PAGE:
Development of a credit scoring system for agricultural SMEs and micro loans which has enabled the bank to assess risk more efficiently and has enhanced the quality of the agricultural loan portfolio. Two separate credit scoring tools were created: one for micro agricultural loans, and another to assess larger commercial clients. The tools are based on pre-defined parameters to help loan officers measure agricultural clients’ risk and assign a credit score to guide decision for loan approval and pricing. More rigorous credit risk assessment is anticipated to improve the quality of the agricultural lending portfolio even as the bank rapidly expands its lending to the sector.

Training in agriculture lending has enhanced the capacity of staff to better serve agricultural clients and assess risk more effectively. Centenary developed an internal pool of trainers who are now training staff in agricultural lending techniques across the banking network. The training is focused on four key aspects of agricultural lending: understanding of agronomics; managing agricultural lending operations; understanding and assessing agricultural risk; and managing and recovering problem loans. This training enables loan officers to better serve new agricultural clients and also make better lending decisions.


Bringing services and products closer to agricultural clients is important, but not sufficient to acquire new clients; adequate training of staff is critical to enable them to sell loan products to agricultural clients effectively. Although Centenary’s new satellite branches continue to experience growth in deposits and loans, in several branches growth in agricultural loans is below the volumes anticipated in Centenary’s business plan. The bank attributes this issue to a preference among staff in those in branches to lend to non-agricultural clients due to a perceived lower risk. This is because initial staff capacity and knowledge relating to agriculture was low, which limited the branches’ ability to acquire new agricultural clients at higher rates. In addition, farmers in the northern region of the country were not yet organized in groups, which would have made them eligible for financing. They also lacked collateral given that land is communally owned and has no documentation, making it impossible for borrowers to use it for the purposes of obtaining a loan. To address these issues, the bank started providing additional training and business support at these branches in order to help lending staff better serve agricultural clients. The bank has also launched more targeted efforts to market value chain financing to off-takers of key crops that are commonly grown in the three regions where the satellite branches are located.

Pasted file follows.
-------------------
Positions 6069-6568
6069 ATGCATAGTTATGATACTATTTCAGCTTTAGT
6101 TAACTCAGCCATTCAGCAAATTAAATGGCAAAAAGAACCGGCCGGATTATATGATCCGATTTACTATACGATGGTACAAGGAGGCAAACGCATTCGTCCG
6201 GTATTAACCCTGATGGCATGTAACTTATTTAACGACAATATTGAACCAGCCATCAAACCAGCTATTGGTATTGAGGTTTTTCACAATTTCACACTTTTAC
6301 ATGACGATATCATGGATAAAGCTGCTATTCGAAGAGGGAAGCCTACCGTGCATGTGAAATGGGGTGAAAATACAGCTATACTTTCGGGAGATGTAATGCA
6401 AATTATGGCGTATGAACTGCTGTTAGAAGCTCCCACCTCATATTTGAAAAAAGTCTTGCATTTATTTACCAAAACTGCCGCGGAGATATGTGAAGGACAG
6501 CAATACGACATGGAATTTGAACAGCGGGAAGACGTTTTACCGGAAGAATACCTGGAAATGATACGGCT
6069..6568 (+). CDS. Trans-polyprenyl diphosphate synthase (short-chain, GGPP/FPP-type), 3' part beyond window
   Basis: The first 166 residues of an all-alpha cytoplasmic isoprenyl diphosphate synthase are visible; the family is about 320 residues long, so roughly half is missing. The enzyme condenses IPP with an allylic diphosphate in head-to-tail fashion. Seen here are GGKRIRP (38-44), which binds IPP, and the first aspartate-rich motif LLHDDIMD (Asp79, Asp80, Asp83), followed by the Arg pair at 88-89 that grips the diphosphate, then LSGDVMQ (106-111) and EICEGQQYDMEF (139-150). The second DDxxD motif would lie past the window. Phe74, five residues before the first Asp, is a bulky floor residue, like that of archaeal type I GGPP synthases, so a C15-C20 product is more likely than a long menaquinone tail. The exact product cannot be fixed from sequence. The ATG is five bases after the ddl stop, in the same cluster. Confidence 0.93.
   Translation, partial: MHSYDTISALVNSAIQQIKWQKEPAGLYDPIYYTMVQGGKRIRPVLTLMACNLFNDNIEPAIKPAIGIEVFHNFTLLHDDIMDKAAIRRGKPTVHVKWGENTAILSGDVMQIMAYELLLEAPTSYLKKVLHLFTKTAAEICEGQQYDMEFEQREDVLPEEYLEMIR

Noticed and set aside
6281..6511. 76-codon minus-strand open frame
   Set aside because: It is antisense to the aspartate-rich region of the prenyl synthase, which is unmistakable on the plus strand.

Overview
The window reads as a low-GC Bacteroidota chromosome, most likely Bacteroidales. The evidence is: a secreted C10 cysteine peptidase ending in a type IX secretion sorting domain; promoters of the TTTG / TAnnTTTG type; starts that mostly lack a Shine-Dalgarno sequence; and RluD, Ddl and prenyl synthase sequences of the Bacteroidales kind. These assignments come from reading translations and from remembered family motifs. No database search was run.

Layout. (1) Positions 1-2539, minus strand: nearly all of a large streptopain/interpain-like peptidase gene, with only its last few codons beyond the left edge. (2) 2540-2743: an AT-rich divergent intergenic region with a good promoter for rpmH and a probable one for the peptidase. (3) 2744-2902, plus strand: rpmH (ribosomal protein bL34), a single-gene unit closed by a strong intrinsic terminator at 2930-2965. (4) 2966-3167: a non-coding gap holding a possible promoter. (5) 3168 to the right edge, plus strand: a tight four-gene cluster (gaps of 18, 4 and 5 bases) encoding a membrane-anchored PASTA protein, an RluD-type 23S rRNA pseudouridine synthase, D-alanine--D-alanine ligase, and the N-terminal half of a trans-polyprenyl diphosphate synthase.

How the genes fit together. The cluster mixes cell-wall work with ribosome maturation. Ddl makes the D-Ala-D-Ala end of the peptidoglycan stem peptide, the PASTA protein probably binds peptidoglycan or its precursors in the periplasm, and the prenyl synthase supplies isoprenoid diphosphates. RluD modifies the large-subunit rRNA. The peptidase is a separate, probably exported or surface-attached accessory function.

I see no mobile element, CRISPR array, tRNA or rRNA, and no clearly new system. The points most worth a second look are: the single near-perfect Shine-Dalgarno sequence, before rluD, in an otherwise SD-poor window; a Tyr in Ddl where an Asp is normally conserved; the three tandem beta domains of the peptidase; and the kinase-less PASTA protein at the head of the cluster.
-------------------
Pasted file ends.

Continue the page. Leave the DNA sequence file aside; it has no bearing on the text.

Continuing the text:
Automated credit scoring tools can help banks evaluate agricultural clients and price loans more efficiently. Assessing agricultural risk can be challenging and costly, requiring specialized agricultural knowledge and expertise. The banks investment in the development of two credit scoring tools have enabled it to dramatically grow its lending to the agricultural sector by automating a significant part of the credit risk assessment process, without the need to either spend significant time and effort in training staff on agronomics or recruiting agronomic experts to act as loan officers.  

The establishment of the customer call center has enabled the bank to identify and address issues quickly and enhance the use of banks’ products and services. The call center is an important source of information that the head office is using to monitor and improve the efficiency of services provided at branches across the country. For example, based on client feedback, the head office is able to find out quickly if branches are delaying loan disbursements to clients. In addition, through the call center feedback, the bank has been able to identify areas where staff may need additional training; for example, client feedback suggested that a great number of borrowers were not aware that the bank offers a grace period for loan repayment. Centenary plans to continue to use client feedback in order to further improve its services.